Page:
So remember, when we add “all” to the beginning of words we drop the l

all + so = also
all + most = almost
although
always
almighty
already
alright (all right as two words is used in more formal English)
altogether (Note that altogether and all together do not mean the same thing. Altogether means ‘in total’, as in there are six bedrooms altogether, whereas all together means ‘all in one place’ or ‘all at once’, as in it was good to have a group of friends all together; they came in all together.)

12. Prefixes (Generally) Don’t Change the Spelling

The rule for adding prefixes to a word is much simpler than adding a suffix, from a spelling perspective. Generally, adding a prefix to a word does not change the correct spelling. So, adding de- to “activate” results in “deactivate.” Similarly, and adding non- to “fiction” becomes “nonfiction.”

13. Apostrophes Go Where Letters Are Removed

Proper apostrophe placement in contractions is an important part of spelling. An apostrophe should be placed in the exact spot where there is a missing letter (or multiple missing letters). For example, the apostrophe in the word “can’t” signifies the missing letters “n” and “o” from the word cannot.

People sometimes shorten the word old to ol’. Have you ever seen someone write it as ‘ol? If so, that apostrophe was placed in error, because the apostrophe stands in place of the “d” that is missing from old.

14. Changing -y to -ies or -s

You might not know the spelling rule but you might know the spelling pattern – most people do.

When the word ends in a vowel + y just add ‘s’
key – keys
delay – delays
trolley – trolleys
(because we can’t have three vowels in a row delaies x )

If the word has a consonant before the ‘y’:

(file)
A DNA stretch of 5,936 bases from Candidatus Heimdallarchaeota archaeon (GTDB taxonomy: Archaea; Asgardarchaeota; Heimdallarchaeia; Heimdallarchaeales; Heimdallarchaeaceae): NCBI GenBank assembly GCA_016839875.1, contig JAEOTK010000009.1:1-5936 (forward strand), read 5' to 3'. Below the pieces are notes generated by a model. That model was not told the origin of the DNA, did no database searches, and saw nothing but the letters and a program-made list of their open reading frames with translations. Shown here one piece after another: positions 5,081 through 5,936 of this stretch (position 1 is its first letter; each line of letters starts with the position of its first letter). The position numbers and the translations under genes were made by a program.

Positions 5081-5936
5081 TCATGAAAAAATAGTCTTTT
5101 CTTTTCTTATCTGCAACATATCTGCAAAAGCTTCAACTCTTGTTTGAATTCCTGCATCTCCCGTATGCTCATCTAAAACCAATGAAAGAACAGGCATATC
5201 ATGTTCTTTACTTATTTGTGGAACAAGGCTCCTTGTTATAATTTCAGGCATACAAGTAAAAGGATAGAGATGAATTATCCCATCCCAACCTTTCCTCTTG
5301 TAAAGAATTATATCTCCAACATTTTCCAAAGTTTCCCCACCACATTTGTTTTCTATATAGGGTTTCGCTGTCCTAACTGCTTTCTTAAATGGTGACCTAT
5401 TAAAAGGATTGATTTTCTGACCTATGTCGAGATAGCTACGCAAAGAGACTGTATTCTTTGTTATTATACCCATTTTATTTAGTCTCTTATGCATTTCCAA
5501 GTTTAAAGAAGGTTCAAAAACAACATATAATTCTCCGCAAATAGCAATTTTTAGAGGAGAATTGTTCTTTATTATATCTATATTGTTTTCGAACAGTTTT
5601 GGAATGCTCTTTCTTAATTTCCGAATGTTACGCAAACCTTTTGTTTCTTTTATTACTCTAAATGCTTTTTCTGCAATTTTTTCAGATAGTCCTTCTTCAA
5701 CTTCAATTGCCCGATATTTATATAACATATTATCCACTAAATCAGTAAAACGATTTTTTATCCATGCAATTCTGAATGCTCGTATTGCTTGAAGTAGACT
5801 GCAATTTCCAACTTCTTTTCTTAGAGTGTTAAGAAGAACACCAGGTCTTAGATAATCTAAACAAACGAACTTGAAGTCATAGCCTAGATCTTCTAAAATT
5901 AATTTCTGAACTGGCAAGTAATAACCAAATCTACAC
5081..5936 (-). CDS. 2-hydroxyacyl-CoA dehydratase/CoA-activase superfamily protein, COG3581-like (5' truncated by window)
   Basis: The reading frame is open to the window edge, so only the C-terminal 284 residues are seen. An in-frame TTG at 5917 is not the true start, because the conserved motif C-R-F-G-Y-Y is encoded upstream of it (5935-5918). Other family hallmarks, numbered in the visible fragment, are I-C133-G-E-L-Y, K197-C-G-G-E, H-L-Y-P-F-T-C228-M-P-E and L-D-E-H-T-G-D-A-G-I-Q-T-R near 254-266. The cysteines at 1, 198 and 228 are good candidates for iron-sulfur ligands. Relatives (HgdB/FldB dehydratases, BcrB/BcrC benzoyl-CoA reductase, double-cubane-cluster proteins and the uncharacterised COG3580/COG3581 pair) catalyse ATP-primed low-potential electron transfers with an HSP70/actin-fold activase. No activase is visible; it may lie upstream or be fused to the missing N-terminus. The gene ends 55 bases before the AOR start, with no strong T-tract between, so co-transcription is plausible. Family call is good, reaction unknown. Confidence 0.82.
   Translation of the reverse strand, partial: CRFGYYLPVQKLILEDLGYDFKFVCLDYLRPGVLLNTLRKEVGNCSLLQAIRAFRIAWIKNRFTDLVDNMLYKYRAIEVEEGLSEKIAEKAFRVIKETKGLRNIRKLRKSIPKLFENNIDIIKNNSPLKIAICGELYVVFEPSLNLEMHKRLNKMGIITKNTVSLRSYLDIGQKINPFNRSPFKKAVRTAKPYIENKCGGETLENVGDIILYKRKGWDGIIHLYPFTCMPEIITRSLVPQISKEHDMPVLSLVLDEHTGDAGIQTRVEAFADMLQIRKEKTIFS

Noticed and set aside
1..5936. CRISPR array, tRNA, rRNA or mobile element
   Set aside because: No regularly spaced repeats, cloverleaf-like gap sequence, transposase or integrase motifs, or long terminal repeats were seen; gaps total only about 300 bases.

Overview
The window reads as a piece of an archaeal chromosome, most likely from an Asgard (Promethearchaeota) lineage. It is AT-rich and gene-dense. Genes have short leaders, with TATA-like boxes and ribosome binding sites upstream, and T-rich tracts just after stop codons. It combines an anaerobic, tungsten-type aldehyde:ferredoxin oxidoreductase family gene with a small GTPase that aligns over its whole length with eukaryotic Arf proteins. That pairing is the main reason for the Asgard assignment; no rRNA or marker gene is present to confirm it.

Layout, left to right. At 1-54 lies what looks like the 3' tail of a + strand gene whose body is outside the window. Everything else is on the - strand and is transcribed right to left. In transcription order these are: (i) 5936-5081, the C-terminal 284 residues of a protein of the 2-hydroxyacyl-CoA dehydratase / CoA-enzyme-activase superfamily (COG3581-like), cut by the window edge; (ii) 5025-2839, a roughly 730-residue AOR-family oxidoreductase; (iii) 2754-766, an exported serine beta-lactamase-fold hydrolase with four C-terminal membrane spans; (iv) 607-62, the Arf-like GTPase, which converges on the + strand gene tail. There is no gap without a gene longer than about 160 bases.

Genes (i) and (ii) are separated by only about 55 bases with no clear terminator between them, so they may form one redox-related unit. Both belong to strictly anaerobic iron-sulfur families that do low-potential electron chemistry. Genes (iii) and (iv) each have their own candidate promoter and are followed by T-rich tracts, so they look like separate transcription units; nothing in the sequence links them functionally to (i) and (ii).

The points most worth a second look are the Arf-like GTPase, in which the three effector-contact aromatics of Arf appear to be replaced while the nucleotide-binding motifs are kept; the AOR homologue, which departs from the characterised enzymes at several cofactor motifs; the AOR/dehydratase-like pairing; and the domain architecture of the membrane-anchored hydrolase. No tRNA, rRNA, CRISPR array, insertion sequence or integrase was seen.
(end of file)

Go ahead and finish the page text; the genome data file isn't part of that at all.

take off the ‘y’ and add ‘ies’
baby – babies
company – companies
difficulty – difficulties

15. Adding -es to words ending in -s, -ss, -z -ch -sh -x

This was added centuries ago to stop the plural ‘s’ clashing with these letters and it softens the ‘s’ sound to a ‘z’ sound
bus – buses
business – businesses
watch – watches
box – boxes
quiz – quizzes

20 English spelling rules
20 English spelling rules

16. doubling up rule

put – putting, big-bigger, quiz – quizzes, swim – swimming…

When a word has one syllable + 1 vowel next to 1 consonant we double up the final consonant with a vowel suffix:
sit – sitter, big – biggest, tap – tapping, shop – shopper/shopping, fat – fatten, fattening, fatter, fattest…

This happens in longer words when the stress is on the final syllable:
begin (beGIN) – beginner, beginning
refer (reFER) – referring, referred
occur (ocCUR) – occurring, occurred, occurrence

17. -f to -ves or -s

Most words ending in “-f” or “-fe” change their plurals to “-ves”
calf – calves
half – halves
knife – knives
leaf – leaves
loaf – loaves
life – lives
wife – wives
shelf – shelves
thief – thieves
yourself – yourselves

Some words can have both endings -ves or -s:
scarf – scarfs/scarves
dwarf – dwarfs/dwarves
wharf – wharfs/wharves
handkerchief – handkerchiefs/handkerchieves

Words ending in -ff you just add -s to make the plural.
cliff – cliffs
toff – toffs
scuff – scuffs
sniff – sniffs

Some words ending in -f add -s:
Nouns which end in two vowels plus -f usually form plurals in the normal way, with just an -s
chief – chiefs
spoof – spoofs
roof – roofs
chief – chiefs
oaf – oafs
EXCEPTIONS: thief – thieves, leaf – leaves

18. Words ending in -ful

The suffix –ful is always spelt with one L, for example:
grate + ful = grateful
faith + ful = faithful
hope + ful = hopeful
careful
helpful
useful
grateful
beautiful (notice the -y becomes -i)

19. Adding -ly

When we add -ly to words ending in -ful then we have double letters
gratefully
faithfully
hopefully

We also add -ly to words ending in ‘e’
love + ly = lovely
like + ly = likely
live + ly = lively
complete + ly = completely
definite + ly = definitely

BUT not truly (true + ly) This is a common misspelled word.

We change the end ‘e’ to ‘y’ in these -le words
gentle ? gently
idle ? idly
subtle ? subtly

20. Do Not End a Word With V or J

There are no commonly used words that end with the letter “v” or “j.” If you’re spelling a word that ends with a /v/ sound, you can be sure that there’s a silent “e” on the end, as with hive or jive. Words that end with a /j/ sound are typically spelled with -dge and the end, such as judge or edge. If you’re writing a word that is used in ordinary communication, it won’t end with a “v” or “j.”
Mastering Spelling Rules for Life